The power supply noise can come from several components within the psu. Capacitors, Inductors are generally the culprits, and if you want to do further back-reading on the magnetic fields produced by these devices, do a google. However, inductor noise is sometimes created by the windings of the inductors vibrating on a minute scale. This is due to the magnetic field produced by inductors, which in turn inacts a force on the inductor itself, and depending on the frequency of the signal through these inductors, the coils may vibrate at a frequency within human hearing range. As for capacitors, I am not 100% sure yet as to what effects are generated by them, but I do know that they can often create resonating frequencies within the human hearing range.

Ok

Quote:
These problems of musical electrical components are pretty much unavoidable.

However, I have noticed that there are people whom are having high frequency electronic noise issues when running an extremely low load on their power supply. 40-60W? For these people, go out and buy a 200W power supply, buying a 500W+ power supply for a load that small is bloody rediculous, as power supplies are extremely inefficient when loaded at such a small load! As a rule of thumb, your rig should pull around 40-50% of the total load supplied by the power supply when your rig is idle.


True to a certain extend. Every PSU has an optimal loading condition. don't quote me on this IIRC but it is usually 80% of the rated wattage.
Quote:
Also, there are several things that might help this high frequency noise, such as:
- Using sheilded monitor cables (Look for ones with the cylindrical "bump" along the cord)
- Using sheilded/ferrited power cables
- Changing the load on your power supply
- Try changing the refresh rate of your monitor, the clock frequency of your cpu etc
- Try turning various devices on and off within your homes. (Other devices may be messing up the AC signal and the power supply is affected by these effects)

Ok

Quote:
Also, ideally, the AC frequency is 50Hz, however in practice this can be anywhere from 45-65Hz in the most extreme cases, which also can affect your power supplies, and create unwanted electronic noise as your power supply attempts to correct this.


Incorrect, a utility will not let the frequency deviate more than .5Hz, (althought some countries such as India has been know to have very large deviations). More than .5Hz sensitive equipments will cease to work properly.

Quote:
As for UPS', not all models have AC wave filtering and noise reduction. Very expensive models do, but for the most part, UPS' do not have corporate-grade AC smoothing.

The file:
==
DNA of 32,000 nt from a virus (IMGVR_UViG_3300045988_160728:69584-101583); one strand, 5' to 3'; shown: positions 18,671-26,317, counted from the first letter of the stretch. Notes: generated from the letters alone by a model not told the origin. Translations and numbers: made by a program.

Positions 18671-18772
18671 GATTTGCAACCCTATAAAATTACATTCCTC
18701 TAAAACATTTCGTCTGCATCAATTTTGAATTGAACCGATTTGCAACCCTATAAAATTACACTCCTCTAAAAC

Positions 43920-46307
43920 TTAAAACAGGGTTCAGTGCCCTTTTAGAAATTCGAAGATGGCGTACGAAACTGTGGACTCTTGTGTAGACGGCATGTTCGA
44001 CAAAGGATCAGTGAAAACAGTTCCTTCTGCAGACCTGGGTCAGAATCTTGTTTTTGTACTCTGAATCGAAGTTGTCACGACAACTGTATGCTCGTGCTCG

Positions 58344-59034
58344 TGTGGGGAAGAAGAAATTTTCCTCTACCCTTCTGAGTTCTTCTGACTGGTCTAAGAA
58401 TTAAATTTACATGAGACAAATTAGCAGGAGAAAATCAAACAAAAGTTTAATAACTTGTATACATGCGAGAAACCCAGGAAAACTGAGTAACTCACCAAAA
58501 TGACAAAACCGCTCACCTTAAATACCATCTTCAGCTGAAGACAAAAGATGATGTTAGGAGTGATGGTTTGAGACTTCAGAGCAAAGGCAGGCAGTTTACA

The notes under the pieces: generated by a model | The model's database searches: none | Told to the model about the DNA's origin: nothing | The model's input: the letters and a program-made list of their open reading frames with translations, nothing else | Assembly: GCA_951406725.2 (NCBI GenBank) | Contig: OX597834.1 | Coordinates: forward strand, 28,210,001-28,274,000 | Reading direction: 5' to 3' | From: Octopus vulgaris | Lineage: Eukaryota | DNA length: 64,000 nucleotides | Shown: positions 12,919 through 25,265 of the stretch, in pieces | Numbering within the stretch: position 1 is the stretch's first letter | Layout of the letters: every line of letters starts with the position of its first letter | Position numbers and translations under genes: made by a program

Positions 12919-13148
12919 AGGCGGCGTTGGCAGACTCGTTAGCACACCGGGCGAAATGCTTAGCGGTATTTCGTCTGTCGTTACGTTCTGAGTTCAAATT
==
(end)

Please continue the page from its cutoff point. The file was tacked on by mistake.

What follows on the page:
ok

Quote:
Just my input :) I hope that wasn't too confusing for some of you, and apologies about the length of my post. If anybody has more information than I do, feel free to correct me!

And here I am :D. Although you had some of your wires mixed up, it was a good effort :D


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PostPosted: Sat Sep 22, 2007 8:31 am 
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Ugh, looks like my 520HX developed some coil buzz issues. Do these things ever suddenly pop up after a month of quiet operation?

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PostPosted: Wed Oct 03, 2007 9:44 pm 
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Arrrrhhh my Corsair vx450w is buzzing and it's driving me crazy )= )= )=

I'm going to read the rest of this thread to see what I can do about it. I suppose I'll either try to return it, or buy another PSU.

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PostPosted: Wed Oct 17, 2007 8:44 am 
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I just exchanged a buzzing VX450 to a non buzzining VX450 this one is quiet


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PostPosted: Wed Oct 17, 2007 9:06 am 
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welcome to the world of electronics. this type of stuff has been happening to everyone for a while now. Its not just PSU's. Monitors, motherboards, hell even things like GPS units and stereo equipment suffer from it. Anything that has electricity flowing through it has the potential of having coil whine.

Chances are most of you have owned a PSU in the past that exhibited this problem, but either the fan in it was so loud, or your computer was so loud you never noticed it. Fan noise is very good at masking coil whine, which is why you may not have noticed this problem before on other PSU's.

Just RMA your PSU as defective, which it is, and get a new one that doesnt whine. Pretty simple really, doesnt need a 7page forum posting about it.

Your very small sampling thus far, from the people posting on this thread is nothing compared to the total volume they are shipping out. It could be that the retailer your getting them from got a bad batch, it happens. Just because you got one that whines doesnt mean that every PSU from manufacturer X and model Y is bad.

Just because your forum post may seem like it has lots of replies about this same issue, you have to remember that people who dont have a problem, dont post. So you really cant take this small sampling on this post as an indicator of every PSU with this model number.